Working During Non-Standard Work Time Undermines Intrinsic Motivation
Organizational Behavior and Human Decision Processes
Laura M. Giurge and Kaitlin Woolley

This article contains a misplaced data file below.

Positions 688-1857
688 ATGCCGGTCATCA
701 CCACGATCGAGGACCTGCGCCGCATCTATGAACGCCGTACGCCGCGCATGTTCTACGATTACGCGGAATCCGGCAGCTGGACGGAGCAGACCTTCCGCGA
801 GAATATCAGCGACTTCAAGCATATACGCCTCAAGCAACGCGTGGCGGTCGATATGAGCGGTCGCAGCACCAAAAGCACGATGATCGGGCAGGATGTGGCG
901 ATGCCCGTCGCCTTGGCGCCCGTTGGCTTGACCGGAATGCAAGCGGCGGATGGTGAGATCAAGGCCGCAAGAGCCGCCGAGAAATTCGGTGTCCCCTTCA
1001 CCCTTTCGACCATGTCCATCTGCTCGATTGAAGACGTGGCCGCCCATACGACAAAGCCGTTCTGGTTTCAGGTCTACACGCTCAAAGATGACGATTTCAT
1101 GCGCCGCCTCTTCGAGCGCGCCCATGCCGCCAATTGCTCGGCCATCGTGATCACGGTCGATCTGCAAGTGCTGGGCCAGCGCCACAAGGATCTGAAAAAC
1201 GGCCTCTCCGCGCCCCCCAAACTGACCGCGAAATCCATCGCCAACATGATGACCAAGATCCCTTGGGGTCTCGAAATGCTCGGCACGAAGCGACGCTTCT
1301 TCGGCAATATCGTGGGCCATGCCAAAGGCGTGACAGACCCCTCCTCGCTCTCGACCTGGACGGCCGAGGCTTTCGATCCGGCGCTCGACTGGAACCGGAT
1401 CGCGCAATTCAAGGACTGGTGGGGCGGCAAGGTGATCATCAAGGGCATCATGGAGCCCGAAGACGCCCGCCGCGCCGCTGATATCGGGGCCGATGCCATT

How do people’s perceptions about when they work affect their intrinsic motivation? We find that working during non-standard work time (weekends/holidays) versus standard work time (Monday-Friday, 9-to-5) undermines people’s intrinsic motivation for their professional and academic pursuits. Working during non-standard work time decreases intrinsic motivation by causing people to consider better uses of their time. That is, people generate more upward counterfactual thoughts, which mediates the effect of work time on reduced intrinsic motivation. As a causal test of this process, increasing consideration of upward counterfactuals during standard work time reduces intrinsic motivation, whereas decreasing consideration of upward counterfactuals during non-standard work time helps employees and students maintain intrinsic motivation for their professional and academic pursuits. Overall, we identify a novel determinant of intrinsic motivation and address a real challenge many people face: How changing work schedules affect interest and enjoyment of work, with important consequences for work outcomes.